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Cloud Storage Needs Double In 12 Months

David Gilbert


Cloud Storage Needs Double In 12 Months

Online or cloud storage is becoming increasingly popular and that fact has been underlined by a survey which shows that the average 60-day old account has doubled in size over the last twelve months, from 122GB to 238GB.

These results were produced by Livedrive, a leading online storage company, with the information gathered from 10,000 of its customers It shows the most commonly stored files were images, taking up 40 percent of all file uploads each week. Next on the list were music files with Livedrive estimating the average value of each customer’s online music collection at £1,500. Rounding out the top three of commonly stored files are documents with PDFs and Excel spreadsheet among the most popular.

Livedrive's new data centre on London's docklands

Livedrive recently entered a self styled Storage War with other cloud storage company Mozy, who removed the unlimited aspect of its customers accounts while Livedrive retained it. Andrew Michael, Livedrive CEO says that he doesn’t see consumer storage reaching a plateau at any point in the near future: “Camera resolutions are still increasing, HD digital video cameras are becoming more popular, HD video downloads from the likes of iTunes are becoming the norm, even music files now have higher bitrates and file sizes. And broadband speeds are on the up, so the quality and size of downloadable media will continue to increase.”

In order to meet demand, this month Livedrive opened its third state-of-the-art data centre in London’s docklands, which uses a new storage platform developed by Livedrive to store almost 100 petabytes of data with “record-breaking efficiency and resilience.” The company currently holds 10 billion files from half a million customers so lets hope no one presses delete by accident. Of course we have seen instances where online storage can be less than reliable such as the time photo-blogger Mirco Wilhelm had 4,000 of his images were deleted by accident by Flickr.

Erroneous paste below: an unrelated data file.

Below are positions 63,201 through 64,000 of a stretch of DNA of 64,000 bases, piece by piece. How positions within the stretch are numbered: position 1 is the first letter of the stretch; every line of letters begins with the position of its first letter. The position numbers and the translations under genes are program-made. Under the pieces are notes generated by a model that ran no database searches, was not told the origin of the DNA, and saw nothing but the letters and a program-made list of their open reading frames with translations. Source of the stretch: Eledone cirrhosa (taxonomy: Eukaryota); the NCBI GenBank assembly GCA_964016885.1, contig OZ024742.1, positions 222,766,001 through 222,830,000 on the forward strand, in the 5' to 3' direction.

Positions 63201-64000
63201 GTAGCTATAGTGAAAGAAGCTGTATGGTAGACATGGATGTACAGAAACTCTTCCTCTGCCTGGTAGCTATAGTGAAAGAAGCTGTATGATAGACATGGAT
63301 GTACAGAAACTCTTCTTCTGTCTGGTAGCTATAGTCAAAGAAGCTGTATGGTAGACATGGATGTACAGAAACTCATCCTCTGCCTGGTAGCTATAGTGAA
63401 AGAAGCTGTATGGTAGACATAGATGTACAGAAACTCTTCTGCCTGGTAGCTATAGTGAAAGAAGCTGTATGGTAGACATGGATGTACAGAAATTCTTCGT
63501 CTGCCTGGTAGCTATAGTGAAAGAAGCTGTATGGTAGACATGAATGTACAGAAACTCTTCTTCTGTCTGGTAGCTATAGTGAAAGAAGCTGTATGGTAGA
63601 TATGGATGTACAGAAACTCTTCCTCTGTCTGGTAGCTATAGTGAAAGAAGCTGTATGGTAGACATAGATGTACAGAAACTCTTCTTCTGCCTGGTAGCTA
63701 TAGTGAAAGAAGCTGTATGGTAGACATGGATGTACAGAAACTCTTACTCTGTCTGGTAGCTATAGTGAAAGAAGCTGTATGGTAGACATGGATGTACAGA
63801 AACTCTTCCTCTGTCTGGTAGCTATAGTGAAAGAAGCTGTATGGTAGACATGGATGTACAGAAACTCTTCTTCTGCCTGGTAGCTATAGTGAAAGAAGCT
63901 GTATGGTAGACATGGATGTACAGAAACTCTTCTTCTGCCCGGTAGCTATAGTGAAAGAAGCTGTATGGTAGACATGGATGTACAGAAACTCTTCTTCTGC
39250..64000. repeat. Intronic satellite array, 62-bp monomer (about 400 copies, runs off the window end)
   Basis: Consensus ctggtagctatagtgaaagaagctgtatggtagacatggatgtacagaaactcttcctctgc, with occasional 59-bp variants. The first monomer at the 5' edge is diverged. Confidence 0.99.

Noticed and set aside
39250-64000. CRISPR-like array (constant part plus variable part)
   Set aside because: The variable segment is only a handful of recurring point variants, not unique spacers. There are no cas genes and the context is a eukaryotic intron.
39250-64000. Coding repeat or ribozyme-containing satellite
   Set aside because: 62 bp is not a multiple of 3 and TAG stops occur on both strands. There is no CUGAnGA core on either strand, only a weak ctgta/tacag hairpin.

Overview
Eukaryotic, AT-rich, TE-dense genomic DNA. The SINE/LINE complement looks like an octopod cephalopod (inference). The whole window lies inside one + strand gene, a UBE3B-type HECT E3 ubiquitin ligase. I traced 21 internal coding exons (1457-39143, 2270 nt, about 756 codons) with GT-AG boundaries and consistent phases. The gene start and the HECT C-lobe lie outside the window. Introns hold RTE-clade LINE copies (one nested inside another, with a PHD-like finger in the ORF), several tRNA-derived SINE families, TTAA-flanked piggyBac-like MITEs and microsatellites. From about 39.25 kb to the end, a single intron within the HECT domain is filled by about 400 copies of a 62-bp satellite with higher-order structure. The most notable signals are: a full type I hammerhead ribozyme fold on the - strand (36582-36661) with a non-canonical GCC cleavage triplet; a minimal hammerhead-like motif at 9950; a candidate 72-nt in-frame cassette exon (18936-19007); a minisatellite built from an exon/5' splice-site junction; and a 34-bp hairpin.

Arctic Fox

February 17, 2011, 8:15 am

For the private punter I utterly fail to see the advantages (at least at the present time). Large HDs are now in practice dirt cheap - you can get 2 Tb for as little as £70 from name producer for crying out loud. Plus the fact that this is going to slaughter available bandwidth - especially if/when they start doing this with smartphones. Getting the stuff up and down the pipe is going to absolutely crucify wireless bandwidth.


February 17, 2011, 3:12 pm

Totally agree with Arctic Fox. Of course backing up data is important, but why bother doing it in the cloud. In the event someone needed all their data restored after say, a broken internal hard drive, to download it all again would take weeks.

Also, the thought that cloud storage will become the primary method of storing data one day is absurd. To know that all your data is at the mercy of some company out there, probably claiming copyright too over anything you upload.


February 17, 2011, 3:27 pm

For the private punter I see two big advantages -

1. Access from anywhere (potentially) in a relatively easy manner.

2. Backups that are automatically off-site.

Brian Carter

February 17, 2011, 3:43 pm

I'm with Kaurisol on this. Automatically backing up off-site is essential for me. I'd hate to lose the photos and videos. I get nervous enough when I haven't copied them off my camera for a few weeks.

If I get burgled then they will most likely take the items I have it stored on. If there's a fire then it's likely that they'll die then too. I could add a NAS box in the roof to avoid the burglary problem but the fire issue still remains.

£35/year for unlimited backup space seems a small price to pay.

It's a pure backup though (plus an occasional remote grab of a file). I use the local files for using it.


February 17, 2011, 6:20 pm

I use Dropbox and it is fantastic, I use it for both business and for personal stuff. I have an account I share across with my parents and my sister (+family) so we can see each others photos/ video clips etc. Its great as we all live far apart.

For business, admittedly I am only a very small business, but I don't need a server (+support) as we all share folders and all documents sycronise across our computers. Gives complete back up should a computer fail. If my business and home were burled the same night and all computers were taken. I could (as a quick option) pop down to PC World, buy some cheap computers and be up and running in a day. I can also easily get access to all my files via the android app, which has helped me on numerous occasions.

Hard Drives are great, but it reality you need two for each one you plan to use, running in mirror raid, in case one breaks down - and this doesn't help you if the computer is stolen.

Long live Dropbox!

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